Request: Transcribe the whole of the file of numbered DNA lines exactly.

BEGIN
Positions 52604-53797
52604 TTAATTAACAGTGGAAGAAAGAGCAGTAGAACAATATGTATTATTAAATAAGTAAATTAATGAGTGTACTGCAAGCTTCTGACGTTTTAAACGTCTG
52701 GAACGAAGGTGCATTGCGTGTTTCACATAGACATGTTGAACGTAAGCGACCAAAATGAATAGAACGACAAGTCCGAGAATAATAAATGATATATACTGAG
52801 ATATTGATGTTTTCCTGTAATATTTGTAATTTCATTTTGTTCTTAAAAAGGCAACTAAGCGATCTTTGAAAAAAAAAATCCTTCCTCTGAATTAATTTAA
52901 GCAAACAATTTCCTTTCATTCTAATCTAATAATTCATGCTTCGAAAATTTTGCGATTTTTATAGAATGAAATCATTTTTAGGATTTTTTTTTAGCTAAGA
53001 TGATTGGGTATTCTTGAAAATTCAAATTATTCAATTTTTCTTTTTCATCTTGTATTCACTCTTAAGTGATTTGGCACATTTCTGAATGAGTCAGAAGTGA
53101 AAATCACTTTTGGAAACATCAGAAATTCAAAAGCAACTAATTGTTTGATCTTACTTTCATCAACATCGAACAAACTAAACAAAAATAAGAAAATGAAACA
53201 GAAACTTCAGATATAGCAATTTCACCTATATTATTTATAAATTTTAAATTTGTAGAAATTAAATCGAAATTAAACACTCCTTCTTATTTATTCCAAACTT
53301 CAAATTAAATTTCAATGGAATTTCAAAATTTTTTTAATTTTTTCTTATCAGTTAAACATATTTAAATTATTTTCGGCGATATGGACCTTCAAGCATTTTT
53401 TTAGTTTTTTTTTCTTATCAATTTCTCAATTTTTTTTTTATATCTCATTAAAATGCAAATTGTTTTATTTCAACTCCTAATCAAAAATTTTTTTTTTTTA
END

Positions 52604-53797
52604 TTAATTAACAGTGGAAGAAAGAGCAGTAGAACAATATGTATTATTAAATAAGTAAATTAATGAGTGTACTGCAAGCTTCTGACGTTTTAAACGTCTG
52701 GAACGAAGGTGCATTGCGTGTTTCACATAGACATGTTGAACGTAAGCGACCAAAATGAATAGAACGACAAGTCCGAGAATAATAAATGATATATACTGAG
52801 ATATTGATGTTTTCCTGTAATATTTGTAATTTCATTTTGTTCTTAAAAAGGCAACTAAGCGATCTTTGAAAAAAAAAATCCTTCCTCTGAATTAATTTAA
52901 GCAAACAATTTCCTTTCATTCTAATCTAATAATTCATGCTTCGAAAATTTTGCGATTTTTATAGAATGAAATCATTTTTAGGATTTTTTTTTAGCTAAGA
53001 TGATTGGGTATTCTTGAAAATTCAAATTATTCAATTTTTCTTTTTCATCTTGTATTCACTCTTAAGTGATTTGGCACATTTCTGAATGAGTCAGAAGTGA
53101 AAATCACTTTTGGAAACATCAGAAATTCAAAAGCAACTAATTGTTTGATCTTACTTTCATCAACATCGAACAAACTAAACAAAAATAAGAAAATGAAACA
53201 GAAACTTCAGATATAGCAATTTCACCTATATTATTTATAAATTTTAAATTTGTAGAAATTAAATCGAAATTAAACACTCCTTCTTATTTATTCCAAACTT
53301 CAAATTAAATTTCAATGGAATTTCAAAATTTTTTTAATTTTTTCTTATCAGTTAAACATATTTAAATTATTTTCGGCGATATGGACCTTCAAGCATTTTT
53401 TTAGTTTTTTTTTCTTATCAATTTCTCAATTTTTTTTTTATATCTCATTAAAATGCAAATTGTTTTATTTCAACTCCTAATCAAAAATTTTTTTTTTTTA